Pay for minor league players has become a major issue around baseball. Minor leaguers’ salaries are only a small fraction what major leaguers get paid, and they make nothing during the offseason, forcing most of them to take offseason jobs to make ends meet.
Major League Baseball was even able to codify that into law two years ago with the “Save America’s Pastime Act” which exempted teams from paying players overtime pay, no matter how many hours they worked.
Now, MLB is going to increase pay for minor leaguers, beginning with the 2021 season. From the Associated Press:
Major League Baseball is raising the minimum salary for minor league players in 2021, according to a memo sent Friday from the commissioner’s office to all 30 teams and obtained by The Associated Press.
Two years after successfully lobbying Congress to exempt minor leaguers from federal minimum wage laws, MLB opted to give those players a wage increase between 38% and 72%. The bump was discussed at last week’s owners meetings and confirmed in the memo from Morgan Sword, executive vice president of baseball economics and operations.
Players at rookie and short-season levels will see their minimum weekly pay raised from $290 to $400, and players at Class A will go from $290 to $500. Double-A will jump from $350 to $600, and Triple-A from $502 to $700.
Those are useful increases, to be sure. Players at the lower levels of the minor leagues often stay with host families in the cities where they play, so they don’t have housing costs.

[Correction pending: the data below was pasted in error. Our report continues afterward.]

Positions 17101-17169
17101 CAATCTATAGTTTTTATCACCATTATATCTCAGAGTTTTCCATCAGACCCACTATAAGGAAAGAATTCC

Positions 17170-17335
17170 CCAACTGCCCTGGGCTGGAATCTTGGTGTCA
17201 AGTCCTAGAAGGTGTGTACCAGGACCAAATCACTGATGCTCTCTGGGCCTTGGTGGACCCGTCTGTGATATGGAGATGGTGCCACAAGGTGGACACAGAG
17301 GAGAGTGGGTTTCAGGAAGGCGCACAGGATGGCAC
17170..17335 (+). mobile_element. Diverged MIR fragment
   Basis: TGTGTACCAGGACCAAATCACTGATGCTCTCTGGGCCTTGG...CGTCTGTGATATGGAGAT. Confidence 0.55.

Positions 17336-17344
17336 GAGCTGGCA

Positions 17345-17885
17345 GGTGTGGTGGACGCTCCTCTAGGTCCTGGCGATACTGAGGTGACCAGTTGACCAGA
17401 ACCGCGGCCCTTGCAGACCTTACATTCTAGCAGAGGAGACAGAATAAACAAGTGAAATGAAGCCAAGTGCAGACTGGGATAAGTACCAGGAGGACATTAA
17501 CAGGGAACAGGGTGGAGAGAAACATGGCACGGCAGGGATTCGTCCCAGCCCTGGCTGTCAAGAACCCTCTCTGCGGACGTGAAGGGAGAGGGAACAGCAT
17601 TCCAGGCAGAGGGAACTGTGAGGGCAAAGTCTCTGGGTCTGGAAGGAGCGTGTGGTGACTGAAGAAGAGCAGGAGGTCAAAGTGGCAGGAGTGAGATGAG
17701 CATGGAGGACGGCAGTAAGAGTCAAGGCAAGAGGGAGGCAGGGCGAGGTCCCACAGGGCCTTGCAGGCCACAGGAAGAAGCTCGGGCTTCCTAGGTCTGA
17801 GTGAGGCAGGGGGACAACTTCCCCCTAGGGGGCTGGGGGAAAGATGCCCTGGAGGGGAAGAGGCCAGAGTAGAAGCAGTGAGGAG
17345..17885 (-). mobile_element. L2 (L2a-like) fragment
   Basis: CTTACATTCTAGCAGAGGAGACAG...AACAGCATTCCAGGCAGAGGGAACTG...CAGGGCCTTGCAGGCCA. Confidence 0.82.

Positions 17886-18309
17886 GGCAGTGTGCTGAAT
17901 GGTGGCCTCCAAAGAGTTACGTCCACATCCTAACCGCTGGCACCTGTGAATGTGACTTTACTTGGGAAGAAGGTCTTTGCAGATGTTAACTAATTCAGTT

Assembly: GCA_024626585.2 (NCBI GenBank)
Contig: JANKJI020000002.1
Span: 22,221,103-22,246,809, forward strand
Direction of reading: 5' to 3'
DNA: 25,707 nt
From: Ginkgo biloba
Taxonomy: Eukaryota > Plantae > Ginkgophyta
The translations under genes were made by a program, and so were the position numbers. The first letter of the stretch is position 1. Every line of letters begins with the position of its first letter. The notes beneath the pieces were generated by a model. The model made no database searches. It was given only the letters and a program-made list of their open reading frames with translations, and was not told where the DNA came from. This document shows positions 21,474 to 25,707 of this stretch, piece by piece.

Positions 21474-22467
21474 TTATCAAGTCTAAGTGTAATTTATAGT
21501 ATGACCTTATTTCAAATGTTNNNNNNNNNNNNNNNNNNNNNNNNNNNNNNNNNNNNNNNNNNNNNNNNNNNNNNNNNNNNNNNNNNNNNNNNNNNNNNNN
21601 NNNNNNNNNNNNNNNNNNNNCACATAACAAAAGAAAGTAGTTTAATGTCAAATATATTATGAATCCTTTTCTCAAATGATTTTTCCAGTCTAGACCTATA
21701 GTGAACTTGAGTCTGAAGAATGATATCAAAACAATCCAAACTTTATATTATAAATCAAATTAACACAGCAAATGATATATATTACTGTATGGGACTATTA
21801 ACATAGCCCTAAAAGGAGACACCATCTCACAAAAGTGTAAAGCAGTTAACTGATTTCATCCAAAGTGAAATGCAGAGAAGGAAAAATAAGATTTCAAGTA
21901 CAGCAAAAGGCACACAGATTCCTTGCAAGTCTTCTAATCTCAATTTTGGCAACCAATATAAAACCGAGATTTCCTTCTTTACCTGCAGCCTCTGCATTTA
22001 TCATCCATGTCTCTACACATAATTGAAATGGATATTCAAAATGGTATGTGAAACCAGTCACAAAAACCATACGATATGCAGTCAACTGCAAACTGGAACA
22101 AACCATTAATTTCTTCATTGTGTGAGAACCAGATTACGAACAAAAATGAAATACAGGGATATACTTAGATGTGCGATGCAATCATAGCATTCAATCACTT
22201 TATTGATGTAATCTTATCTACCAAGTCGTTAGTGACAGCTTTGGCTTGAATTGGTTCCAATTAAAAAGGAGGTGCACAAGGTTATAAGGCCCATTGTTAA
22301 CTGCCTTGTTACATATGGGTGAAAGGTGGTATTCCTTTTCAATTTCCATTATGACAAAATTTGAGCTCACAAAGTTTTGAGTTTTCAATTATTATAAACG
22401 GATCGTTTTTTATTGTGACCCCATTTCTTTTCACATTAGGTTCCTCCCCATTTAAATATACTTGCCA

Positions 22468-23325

It should be noted that these figures are paid only during the five-month minor-league season. Sure, top draft picks who receive seven-figure bonuses don’t have to worry about a few hundred dollars a week, but that’s not the case for the vast bulk of minor-league players.
I just hope that this isn’t just a bone thrown by MLB to try to distract the minor leagues from MLB’s contraction proposal. You know, “Since we’re paying minor leaguers more money, there should be fewer of them.” The MLB VP cited in the quote above is at least saying the right things:
“MLB’s priorities include reducing the travel burden on players and improving player working conditions,” Sword wrote. “These and other objectives only can be achieved with agreement of the National Association, or absent an agreement, following the expiration of the current PBA in September. However, we can move forward unilaterally with our goal of improving compensation for minor league players.”
It is a step in the right direction, to be sure, and it’s worth reading the entire article linked above for some background on this topic. Let’s hope that MLB will be more reasonable with any contraction proposal, and in the long term, pay minor leaguers even more. The moguls of a $10 billion business can readily afford it.